The information received by my Office indicated that Mr. Jaffer and Mr. Glémaud may have been engaged in lobbying activities during a period of time when neither of them was registered as a lobbyist, and Green Power Generation was not registered as employing in-house (corporation) lobbyists.

Investigation

I opened an administrative review on April 12, 2010. During April and May 2010, I received a series of disclosures from public office holders, in the form of copies of correspondence between GPG and various government departments. Much of that correspondence was also disclosed to media outlets and made public on the Internet. The correspondence concerned "project proposals" that GPG had forwarded to selected government institutions.

Three requests for investigation from Members of Parliament were received by my office. On April 12, 2010, I received a letter from the Honourable Marlene Jennings, P.C. (MP, Notre-Dame-de-Grâce – Lachine) requesting that I investigate possible violations of the Lobbying Act by Mr. Jaffer and Mr. Glémaud. On April 14, 2010, I received a letter from Mr. Mark Holland (MP, Ajax-Pickering), providing additional information and supporting Ms. Jennings' request for an investigation. On April 27, 2010, I received a letter from Mr. Francis Valeriote (MP, Guelph), making further allegations regarding violations of the Lobbying Act by Mr. Glémaud.

A review of the requests for investigation, information reported by the media, and disclosures from public office holders received by my Office led to the identification of ten allegations for investigation. This included two allegations that concerned only Mr. Glémaud's activities.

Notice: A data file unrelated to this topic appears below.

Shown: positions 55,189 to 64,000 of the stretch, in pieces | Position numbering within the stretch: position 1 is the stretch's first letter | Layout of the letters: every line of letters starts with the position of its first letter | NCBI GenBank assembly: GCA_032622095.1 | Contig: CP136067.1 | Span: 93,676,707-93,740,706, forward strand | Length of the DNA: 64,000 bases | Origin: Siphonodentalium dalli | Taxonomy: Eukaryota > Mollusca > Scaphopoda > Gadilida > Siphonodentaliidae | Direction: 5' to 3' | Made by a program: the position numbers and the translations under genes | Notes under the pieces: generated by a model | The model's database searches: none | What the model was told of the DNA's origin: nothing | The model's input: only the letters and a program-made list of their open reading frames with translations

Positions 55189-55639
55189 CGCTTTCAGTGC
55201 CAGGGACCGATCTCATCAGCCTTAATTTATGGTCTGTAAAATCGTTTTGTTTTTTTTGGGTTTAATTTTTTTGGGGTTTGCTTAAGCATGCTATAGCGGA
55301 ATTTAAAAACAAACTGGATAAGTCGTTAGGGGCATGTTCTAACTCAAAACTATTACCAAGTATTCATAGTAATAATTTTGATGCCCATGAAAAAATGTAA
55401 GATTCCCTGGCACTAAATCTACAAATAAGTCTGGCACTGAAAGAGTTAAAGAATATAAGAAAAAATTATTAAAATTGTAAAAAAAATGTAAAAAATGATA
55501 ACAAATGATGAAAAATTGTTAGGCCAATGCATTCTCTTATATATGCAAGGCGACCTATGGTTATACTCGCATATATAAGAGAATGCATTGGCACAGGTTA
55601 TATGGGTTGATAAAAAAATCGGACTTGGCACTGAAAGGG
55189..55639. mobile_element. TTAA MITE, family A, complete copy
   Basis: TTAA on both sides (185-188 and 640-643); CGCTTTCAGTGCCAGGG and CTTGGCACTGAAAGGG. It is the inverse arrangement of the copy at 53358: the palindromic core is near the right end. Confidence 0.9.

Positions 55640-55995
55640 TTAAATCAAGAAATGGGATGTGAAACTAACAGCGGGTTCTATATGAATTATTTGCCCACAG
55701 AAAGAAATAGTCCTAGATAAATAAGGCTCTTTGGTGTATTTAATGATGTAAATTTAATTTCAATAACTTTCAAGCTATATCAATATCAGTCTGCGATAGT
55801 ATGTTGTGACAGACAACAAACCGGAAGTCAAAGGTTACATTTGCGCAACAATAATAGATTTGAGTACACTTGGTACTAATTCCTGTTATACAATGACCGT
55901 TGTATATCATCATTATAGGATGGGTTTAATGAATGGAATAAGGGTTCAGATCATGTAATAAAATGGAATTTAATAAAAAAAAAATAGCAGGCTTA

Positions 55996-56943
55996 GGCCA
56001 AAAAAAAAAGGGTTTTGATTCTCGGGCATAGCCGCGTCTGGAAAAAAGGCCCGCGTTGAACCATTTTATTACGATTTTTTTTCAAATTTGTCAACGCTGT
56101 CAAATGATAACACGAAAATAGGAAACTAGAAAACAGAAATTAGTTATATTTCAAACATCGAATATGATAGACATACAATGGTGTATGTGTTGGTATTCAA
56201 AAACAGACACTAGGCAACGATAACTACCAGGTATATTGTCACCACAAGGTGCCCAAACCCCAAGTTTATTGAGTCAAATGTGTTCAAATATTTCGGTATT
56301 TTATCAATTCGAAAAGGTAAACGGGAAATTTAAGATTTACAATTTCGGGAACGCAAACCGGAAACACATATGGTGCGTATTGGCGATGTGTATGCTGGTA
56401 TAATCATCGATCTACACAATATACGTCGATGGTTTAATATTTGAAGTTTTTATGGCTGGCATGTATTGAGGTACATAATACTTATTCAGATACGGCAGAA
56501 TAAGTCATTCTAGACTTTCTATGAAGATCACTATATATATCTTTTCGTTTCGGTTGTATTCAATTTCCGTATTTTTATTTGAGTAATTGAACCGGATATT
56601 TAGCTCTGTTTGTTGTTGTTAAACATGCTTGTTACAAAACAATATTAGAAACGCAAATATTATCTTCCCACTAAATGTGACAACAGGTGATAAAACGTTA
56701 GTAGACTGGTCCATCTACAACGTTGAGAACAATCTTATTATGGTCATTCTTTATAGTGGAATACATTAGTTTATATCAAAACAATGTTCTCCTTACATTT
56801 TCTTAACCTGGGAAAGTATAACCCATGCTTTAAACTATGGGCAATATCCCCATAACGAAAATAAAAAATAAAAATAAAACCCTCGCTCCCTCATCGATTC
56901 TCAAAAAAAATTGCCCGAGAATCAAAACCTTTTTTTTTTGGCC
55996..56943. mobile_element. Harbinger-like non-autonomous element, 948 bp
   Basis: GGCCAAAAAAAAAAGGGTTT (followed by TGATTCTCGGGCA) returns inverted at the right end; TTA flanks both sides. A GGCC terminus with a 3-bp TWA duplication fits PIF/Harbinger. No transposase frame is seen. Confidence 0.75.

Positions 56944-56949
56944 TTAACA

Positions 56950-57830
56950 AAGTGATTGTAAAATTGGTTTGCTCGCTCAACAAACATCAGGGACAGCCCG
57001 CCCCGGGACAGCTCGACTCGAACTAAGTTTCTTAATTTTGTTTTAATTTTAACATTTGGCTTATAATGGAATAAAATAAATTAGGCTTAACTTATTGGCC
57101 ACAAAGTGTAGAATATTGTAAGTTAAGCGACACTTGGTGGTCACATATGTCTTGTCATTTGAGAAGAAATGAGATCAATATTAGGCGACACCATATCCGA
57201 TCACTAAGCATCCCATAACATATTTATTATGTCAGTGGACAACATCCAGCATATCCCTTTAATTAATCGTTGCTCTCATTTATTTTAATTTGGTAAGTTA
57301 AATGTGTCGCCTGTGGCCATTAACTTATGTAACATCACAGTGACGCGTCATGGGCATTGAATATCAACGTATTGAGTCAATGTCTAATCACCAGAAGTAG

In May 2010, I opened an investigation because I had reason to believe one was necessary to ensure compliance with the Lobbying Act or the Lobbyists' Code of Conduct. The Investigations Directorate of my Office conducted the investigation. The results of the investigation provided me with reasonable grounds to believe that in four of the ten allegations, Mr. Glémaud and/or Mr. Jaffer had engaged in unregistered lobbying activity on behalf of Green Power Generation. In another instance, I had reasonable grounds to believe that Mr. Glémaud engaged in unregistered lobbying as a consultant lobbyist. Subsection 10.4(7) of the Lobbying Act (Act) provides that if I have reasonable grounds to believe that a person has committed an offence under the Lobbying Act or any other Act of Parliament, I must immediately suspend the investigation and advise a peace officer having jurisdiction to investigate the offence. On October 29, 2010, I did so, sending a copy of the Investigations Directorate's report and supporting documents to the Royal Canadian Mounted Police (RCMP).

In a letter received on March 29, 2011, the RCMP advised me that they had closed their file due to the potential limitations for prosecution under the Lobbying Act. On April 5, 2011, I determined that I had sufficient grounds to continue with a Lobbyists' Code of Conduct investigation and I instructed the Investigations Directorate to resume the investigation of the activities of Mr. Glémaud and Mr. Jaffer.